A first collection from Scott (Arrogance, 1990, etc.) explores, in luminous prose, the obdurate nature of obsession in real and imaginary characters. Each story here is a mini-case history of a famous or imaginary character conjured up to illustrate the way a particular passion becomes an obsession—an obsession that ultimately consumes the individual's life. Pieces like ``Concerning Mold upon the Skin,'' ``Nowhere,'' ``The Marvelous Sauce,'' and ``Dorothea Dix: Samaritan,'' respectively, offer insight into Dutch lens-grinder Anthony von Leeuwenhoek, who assaulted his daughter to get the tear that under his microscope would reveal a whole new universe and forever change the ``nature of belief''; a Scottish anatomist who, wanting to dissect a human heart to find where the ``body lies with disease, its demon lover,'' secretly buys cadavers from William Burke, who would be hanged in Edinburgh in 1829 for the murder of an innocent traveler; Charlotte Corday, who assassinated Marat in order to rescue France from his revolutionary zeal, and is here mourned by her cousin; and the now-dying Dorothy Dix, who, having dedicated her life to helping the criminally insane, recalls a seminal encounter with two imprisoned madwomen, and realizes that she, like them, would have been driven insane by life's injustices were it not for her grandfather, ``who taught me about the satisfaction of work.'' Three other stories limn the obsessive but unexpressed love of an Indian psychologist for his American patient (``A Borderline Case''); a blind beekeeper who breaks his sacred pact with the insects (``Bees, Bees''); and the harsh life of a rural midwife addicted to chloroform (``Chloroform Joys''). Sensitively nuanced insights into the more macabre manifestations of human behavior, by a writer of admirable originality.

Pub Date: Feb. 1, 1994

ISBN: 0-8050-2647-9

Page Count: 160

Publisher: Henry Holt

Review Posted Online: May 20, 2010

Kirkus Reviews Issue: Dec. 1, 1993

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It's being called a novel, but it is more a hybrid: short-stories/essays/confessions about the Vietnam War—the subject that O'Brien reasonably comes back to with every book. Some of these stories/memoirs are very good in their starkness and factualness: the title piece, about what a foot soldier actually has on him (weights included) at any given time, lends a palpability that makes the emotional freight (fear, horror, guilt) correspond superbly. Maybe the most moving piece here is "On The Rainy River," about a draftee's ambivalence about going, and how he decided to go: "I would go to war—I would kill and maybe die—because I was embarrassed not to." But so much else is so structurally coy that real effects are muted and disadvantaged: O'Brien is writing a book more about earnestness than about war, and the peekaboos of this isn't really me but of course it truly is serve no true purpose. They make this an annoyingly arty book, hiding more than not behind Hemingwayesque time-signatures and puerile repetitions about war (and memory and everything else, for that matter) being hell and heaven both. A disappointment.

Pub Date: March 28, 1990

ISBN: 0618706410

Page Count: 256

Publisher: Houghton Mifflin

Review Posted Online: Oct. 2, 2011

Kirkus Reviews Issue: Feb. 15, 1990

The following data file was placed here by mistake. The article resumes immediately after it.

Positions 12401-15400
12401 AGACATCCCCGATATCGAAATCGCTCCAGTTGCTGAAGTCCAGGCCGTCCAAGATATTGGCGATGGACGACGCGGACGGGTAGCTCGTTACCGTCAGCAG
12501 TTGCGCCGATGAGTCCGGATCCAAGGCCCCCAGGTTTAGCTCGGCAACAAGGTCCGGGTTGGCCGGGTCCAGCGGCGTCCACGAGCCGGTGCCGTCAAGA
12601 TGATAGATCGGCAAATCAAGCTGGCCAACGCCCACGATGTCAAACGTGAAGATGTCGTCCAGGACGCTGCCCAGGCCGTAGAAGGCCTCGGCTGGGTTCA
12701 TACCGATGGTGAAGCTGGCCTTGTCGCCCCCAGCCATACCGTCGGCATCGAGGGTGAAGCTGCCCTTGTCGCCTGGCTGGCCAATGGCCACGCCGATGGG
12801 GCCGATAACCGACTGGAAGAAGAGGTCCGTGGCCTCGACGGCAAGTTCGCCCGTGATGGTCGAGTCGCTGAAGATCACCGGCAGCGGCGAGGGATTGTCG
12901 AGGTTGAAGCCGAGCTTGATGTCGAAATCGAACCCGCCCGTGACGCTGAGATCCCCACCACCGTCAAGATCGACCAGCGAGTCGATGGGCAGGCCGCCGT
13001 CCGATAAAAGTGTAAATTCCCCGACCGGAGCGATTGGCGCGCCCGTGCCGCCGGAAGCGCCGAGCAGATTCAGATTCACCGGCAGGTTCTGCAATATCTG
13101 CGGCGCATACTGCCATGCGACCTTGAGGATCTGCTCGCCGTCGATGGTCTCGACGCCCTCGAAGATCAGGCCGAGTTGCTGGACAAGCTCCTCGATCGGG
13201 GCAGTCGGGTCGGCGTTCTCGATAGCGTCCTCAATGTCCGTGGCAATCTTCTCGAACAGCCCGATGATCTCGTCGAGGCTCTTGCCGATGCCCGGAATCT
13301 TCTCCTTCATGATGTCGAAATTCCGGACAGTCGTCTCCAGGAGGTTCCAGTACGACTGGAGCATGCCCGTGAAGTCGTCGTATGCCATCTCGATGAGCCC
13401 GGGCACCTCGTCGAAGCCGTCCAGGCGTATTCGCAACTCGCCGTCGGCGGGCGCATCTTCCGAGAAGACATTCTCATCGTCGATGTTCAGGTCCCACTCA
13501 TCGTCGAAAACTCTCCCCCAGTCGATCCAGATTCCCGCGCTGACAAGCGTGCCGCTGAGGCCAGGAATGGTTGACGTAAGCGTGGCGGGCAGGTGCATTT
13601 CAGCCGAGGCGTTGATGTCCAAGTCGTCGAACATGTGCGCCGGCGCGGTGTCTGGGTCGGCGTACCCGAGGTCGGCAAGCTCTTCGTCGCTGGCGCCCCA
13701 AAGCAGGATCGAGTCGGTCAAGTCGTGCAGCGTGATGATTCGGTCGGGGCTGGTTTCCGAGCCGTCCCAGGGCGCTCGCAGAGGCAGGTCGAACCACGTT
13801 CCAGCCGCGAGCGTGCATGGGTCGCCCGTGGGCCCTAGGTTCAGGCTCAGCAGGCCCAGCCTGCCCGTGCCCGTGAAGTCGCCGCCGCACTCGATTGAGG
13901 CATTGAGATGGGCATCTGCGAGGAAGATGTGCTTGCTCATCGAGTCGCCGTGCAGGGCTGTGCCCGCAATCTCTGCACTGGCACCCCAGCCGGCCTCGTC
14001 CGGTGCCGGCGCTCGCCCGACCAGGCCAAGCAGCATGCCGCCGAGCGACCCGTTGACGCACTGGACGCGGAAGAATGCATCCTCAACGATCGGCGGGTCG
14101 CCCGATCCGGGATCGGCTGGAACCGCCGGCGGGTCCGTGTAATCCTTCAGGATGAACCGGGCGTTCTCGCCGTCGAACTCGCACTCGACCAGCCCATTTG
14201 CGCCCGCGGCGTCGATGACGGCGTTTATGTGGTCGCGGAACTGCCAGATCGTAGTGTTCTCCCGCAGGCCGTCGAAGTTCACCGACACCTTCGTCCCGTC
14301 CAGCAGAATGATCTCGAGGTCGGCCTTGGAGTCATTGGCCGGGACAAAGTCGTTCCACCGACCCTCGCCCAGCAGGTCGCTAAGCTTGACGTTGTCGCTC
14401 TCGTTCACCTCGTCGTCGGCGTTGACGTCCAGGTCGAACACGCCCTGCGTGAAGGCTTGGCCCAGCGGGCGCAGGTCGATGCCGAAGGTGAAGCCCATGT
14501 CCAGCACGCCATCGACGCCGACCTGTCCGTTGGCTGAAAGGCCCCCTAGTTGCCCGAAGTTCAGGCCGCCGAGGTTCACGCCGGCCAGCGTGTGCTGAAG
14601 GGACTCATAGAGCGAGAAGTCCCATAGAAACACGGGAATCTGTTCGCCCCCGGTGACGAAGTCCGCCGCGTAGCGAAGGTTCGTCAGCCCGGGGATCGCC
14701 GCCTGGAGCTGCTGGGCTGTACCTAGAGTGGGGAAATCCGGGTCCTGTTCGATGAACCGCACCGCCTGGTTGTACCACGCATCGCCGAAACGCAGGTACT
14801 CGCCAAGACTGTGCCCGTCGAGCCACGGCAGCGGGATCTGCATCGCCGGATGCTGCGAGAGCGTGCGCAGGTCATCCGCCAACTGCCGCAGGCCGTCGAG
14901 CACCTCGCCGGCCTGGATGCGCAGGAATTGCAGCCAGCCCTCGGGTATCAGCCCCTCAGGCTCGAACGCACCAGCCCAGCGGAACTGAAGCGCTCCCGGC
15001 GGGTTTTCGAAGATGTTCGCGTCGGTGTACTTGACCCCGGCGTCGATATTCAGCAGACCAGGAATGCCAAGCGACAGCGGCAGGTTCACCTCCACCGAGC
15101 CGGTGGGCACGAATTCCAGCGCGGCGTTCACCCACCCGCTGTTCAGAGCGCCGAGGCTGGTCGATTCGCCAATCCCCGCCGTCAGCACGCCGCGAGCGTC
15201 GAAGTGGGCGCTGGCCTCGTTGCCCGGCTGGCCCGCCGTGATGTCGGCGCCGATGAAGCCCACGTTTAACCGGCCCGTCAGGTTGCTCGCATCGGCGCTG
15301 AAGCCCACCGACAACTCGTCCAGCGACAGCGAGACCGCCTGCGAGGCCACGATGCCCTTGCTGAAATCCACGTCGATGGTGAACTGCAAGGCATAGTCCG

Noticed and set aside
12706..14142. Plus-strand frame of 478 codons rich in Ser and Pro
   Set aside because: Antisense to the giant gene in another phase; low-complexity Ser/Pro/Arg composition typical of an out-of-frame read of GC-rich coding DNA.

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A welcome introduction to a major author and a pleasure for fans of contemporary European literature.


Thoughts on travel as an existential adventure from one of Poland’s most lauded and popular authors.

Already a huge commercial and critical success in her native country, Tokarczuk (House of Day, House of Night, 2003) captured the attention of Anglophone readers when this book was shortlisted for the Man Booker International Prize in 2018. In addition to being a fiction writer, Tokarczuk is also an essayist and a psychologist and an activist known—and sometimes reviled—for her cosmopolitan, anti-nationalist views. Her wide-ranging interests are evident in this volume. It’s not a novel exactly. It’s not even a collection of intertwined short stories, although there are longer sections featuring recurring characters and well-developed narratives. Overall, though, this is a series of fragments tenuously linked by the idea of travel—through space and also through time—and a thoughtful, ironic voice. Movement from one place to another, from one thought to another, defines both the preoccupations of this discursive text and its style. One of the extended stories follows a man named Kunicki whose wife and child disappear on vacation—and suddenly reappear. A first-person narrator offers a sort of memoir through movement, recalling her own peregrinations bit by bit. There are pilgrims and holidaymakers. Tokarczuk also explores the connection between travel and colonialism with side trips into “exotic” practices and cabinets of curiosity. There are philosophical digressions, like a meditation on the flight from Irkutsk to Moscow that lands at the same time it takes off. None of this is to say that this book is dry or didactic. Tokarczuk has a sly sense of humor. It’s impossible not to laugh at the opening line, “I’m reminded of something that Borges was once reminded of….” Of course someone interested in maps and territories, of the emotional landscape of travel and the difference between memory and reality would feel an affinity for the Argentine fabulist.

A welcome introduction to a major author and a pleasure for fans of contemporary European literature.

Pub Date: Aug. 14, 2018

ISBN: 978-0-525-53419-8

Page Count: 416

Publisher: Riverhead

Review Posted Online: May 15, 2018

Kirkus Reviews Issue: June 1, 2018

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